As the Transportation Security Administration agent rummaged through my suitcase, she picked up my tube of toothpaste, shook her head, and said “no.”
The tube went sailing into a wastebasket filled with bottles of suntan lotion, cans of shaving cream, and other odds and ends the TSA considers too dangerous to bring aboard a jetliner.
The tube of Colgate was 7.8 ounces rather than the requisite maximum of 3.4 ounces.
I felt like giving the TSA agent a piece of my mind.
But it’s not her fault.
She’s just doing her job – enforcing rules generated somewhere within the bowels of the TSA bureaucracy.
We all have those feelings sometime when confronted by a bureaucracy – and usually it’s not something as minor as a tube of toothpaste. You could be a small business owner trying to comply with a labor regulation, an elderly person confronted with a confusing tax form, or just an ordinary citizen trying to comply with a complicated regulation.
Whether faced with a silly rule or just a desire to have a question answered, it’s aggravating not knowing where to turn.
And that goes to the heart of a problem within big government – a lack of accountability.
Who do you blame? Where do you bring solutions? How do you ensure greater responsiveness?
It’s a lot more significant than $5.92 tube of toothpaste.
Just last week, 133 members of the U.S. House of Representatives wrote the TSA to express concern about allowing passengers to start carrying pocket knives aboard a passenger aircraft. That’s right – TSA recently passed a rule allowing travelers to tote knives aboard a plane.
It would seem a reasonable concern. After all, airplanes have been hijacked by men with knives – but never by one wielding a tube of toothpaste.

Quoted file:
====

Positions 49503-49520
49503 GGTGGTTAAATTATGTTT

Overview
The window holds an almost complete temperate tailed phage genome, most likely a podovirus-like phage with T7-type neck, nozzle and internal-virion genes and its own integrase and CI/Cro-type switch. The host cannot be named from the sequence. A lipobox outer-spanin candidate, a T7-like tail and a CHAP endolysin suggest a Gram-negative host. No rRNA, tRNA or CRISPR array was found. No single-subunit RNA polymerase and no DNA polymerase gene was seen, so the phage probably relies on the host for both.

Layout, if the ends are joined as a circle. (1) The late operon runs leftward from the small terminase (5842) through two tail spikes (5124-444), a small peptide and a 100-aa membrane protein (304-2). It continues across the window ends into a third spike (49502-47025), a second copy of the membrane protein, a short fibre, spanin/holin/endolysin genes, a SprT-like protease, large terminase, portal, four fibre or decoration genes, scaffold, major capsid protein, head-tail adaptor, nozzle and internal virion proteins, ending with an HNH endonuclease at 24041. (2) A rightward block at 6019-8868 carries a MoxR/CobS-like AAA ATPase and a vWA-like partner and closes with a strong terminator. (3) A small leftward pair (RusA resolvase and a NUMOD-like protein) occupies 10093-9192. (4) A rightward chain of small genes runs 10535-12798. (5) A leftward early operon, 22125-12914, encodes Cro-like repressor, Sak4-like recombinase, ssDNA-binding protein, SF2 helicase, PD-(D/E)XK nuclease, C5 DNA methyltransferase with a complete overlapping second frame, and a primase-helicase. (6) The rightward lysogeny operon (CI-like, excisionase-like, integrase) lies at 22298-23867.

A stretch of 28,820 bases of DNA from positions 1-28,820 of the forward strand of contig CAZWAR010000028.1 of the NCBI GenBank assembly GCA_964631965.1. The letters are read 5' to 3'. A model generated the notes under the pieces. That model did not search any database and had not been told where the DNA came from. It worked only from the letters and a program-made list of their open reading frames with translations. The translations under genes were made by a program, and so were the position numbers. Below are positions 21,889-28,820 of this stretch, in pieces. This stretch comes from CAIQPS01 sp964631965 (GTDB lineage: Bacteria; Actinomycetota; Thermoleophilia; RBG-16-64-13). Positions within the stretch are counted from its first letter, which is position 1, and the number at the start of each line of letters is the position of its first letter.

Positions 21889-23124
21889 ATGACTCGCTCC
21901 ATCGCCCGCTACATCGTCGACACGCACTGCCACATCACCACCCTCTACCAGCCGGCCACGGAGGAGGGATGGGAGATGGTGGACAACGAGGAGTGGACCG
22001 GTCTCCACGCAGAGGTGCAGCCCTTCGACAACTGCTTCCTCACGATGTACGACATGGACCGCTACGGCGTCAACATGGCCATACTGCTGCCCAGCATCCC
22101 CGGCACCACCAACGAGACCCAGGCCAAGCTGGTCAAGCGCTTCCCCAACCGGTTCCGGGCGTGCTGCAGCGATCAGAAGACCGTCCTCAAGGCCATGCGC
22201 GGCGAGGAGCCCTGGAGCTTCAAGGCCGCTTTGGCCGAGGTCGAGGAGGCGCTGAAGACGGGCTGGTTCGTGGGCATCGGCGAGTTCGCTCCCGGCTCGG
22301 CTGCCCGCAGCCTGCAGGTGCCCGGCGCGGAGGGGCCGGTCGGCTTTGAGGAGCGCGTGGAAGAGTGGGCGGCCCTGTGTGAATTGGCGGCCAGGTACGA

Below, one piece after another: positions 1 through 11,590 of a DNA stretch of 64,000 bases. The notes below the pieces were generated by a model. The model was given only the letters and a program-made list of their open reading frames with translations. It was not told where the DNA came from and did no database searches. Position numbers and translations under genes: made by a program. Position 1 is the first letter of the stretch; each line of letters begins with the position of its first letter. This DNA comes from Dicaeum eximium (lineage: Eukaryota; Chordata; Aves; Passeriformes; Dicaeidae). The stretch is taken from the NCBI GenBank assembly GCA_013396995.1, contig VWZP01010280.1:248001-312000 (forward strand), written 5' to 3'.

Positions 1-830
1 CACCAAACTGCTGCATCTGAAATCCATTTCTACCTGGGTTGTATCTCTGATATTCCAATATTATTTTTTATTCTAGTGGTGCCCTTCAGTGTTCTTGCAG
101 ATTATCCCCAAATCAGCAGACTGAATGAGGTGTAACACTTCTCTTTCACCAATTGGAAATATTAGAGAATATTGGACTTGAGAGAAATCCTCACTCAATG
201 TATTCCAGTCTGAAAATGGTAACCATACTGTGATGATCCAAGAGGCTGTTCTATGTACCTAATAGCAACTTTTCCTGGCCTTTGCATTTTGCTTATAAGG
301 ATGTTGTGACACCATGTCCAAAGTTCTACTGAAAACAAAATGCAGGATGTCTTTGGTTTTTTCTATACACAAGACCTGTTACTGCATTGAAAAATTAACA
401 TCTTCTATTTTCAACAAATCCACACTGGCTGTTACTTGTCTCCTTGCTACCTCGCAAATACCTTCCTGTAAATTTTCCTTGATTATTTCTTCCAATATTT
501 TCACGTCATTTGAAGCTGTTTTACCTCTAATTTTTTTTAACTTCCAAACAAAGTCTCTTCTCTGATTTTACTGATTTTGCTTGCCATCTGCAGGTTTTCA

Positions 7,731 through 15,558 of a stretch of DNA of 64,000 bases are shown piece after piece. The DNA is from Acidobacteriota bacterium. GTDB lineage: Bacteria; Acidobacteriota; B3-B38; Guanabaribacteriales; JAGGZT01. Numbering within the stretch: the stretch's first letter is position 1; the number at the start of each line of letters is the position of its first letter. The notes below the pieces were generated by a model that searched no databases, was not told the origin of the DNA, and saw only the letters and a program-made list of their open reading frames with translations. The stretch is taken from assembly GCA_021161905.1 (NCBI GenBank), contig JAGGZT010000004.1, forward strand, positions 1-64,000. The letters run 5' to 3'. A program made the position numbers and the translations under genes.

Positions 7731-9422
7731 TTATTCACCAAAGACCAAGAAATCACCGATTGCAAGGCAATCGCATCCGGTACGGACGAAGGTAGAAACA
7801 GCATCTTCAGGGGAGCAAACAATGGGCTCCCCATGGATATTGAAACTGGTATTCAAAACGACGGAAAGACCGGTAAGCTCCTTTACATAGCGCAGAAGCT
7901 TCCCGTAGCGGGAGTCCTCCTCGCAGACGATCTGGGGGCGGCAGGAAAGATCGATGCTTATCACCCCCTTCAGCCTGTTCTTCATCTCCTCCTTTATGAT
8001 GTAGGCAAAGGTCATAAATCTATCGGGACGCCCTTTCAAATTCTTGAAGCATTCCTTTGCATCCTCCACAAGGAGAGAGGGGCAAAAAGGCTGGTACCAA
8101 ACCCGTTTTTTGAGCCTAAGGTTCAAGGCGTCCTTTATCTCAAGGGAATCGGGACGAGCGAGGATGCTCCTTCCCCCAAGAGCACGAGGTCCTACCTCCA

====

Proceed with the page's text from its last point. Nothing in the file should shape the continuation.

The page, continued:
Government agencies are replete with examples like these, and for decades, elected officials, political scientists, journalists and others have tried to devise ways to make the bureaucracy more navigable and accountable to those the taxpayers fund it – those the government is meant to serve.
On the accountability front, one widely heralded move was to have auditors routinely audit the bureaucracy and root out waste, fraud and abuse.
But the results have been mixed.
For example, Illinois Auditor General Bill Holland recently conducted an audit of the state’s public-funded universities.
About half of the findings were also cited in previous audits.
Often the findings aren’t exciting – but they are important.
For example, the auditor general found that Chicago State University had $18.6 million sitting in a bank account without enough insurance to cover the deposit. The auditor told school officials they needed to make sure the full deposit was fully insured.
Each audit finding is intended to make sure government is run well.
“In the real world, people would be losing their jobs if they ignored an auditor’s finding,” said state Rep. Jack Franks, D-Marengo.
“But once you enter that vortex called state government, it doesn’t work that way.”
University trustees, our governor, and other leaders within government need to show those within their bureaucracies that accountability is essential.
Jobs should be on the line.
A bureaucracy is like a tube of toothpaste – it needs to be squeezed hard so nothing goes to waste.
Note to readers – Scott Reeder’s column is underwritten by the Illinois Policy Institute.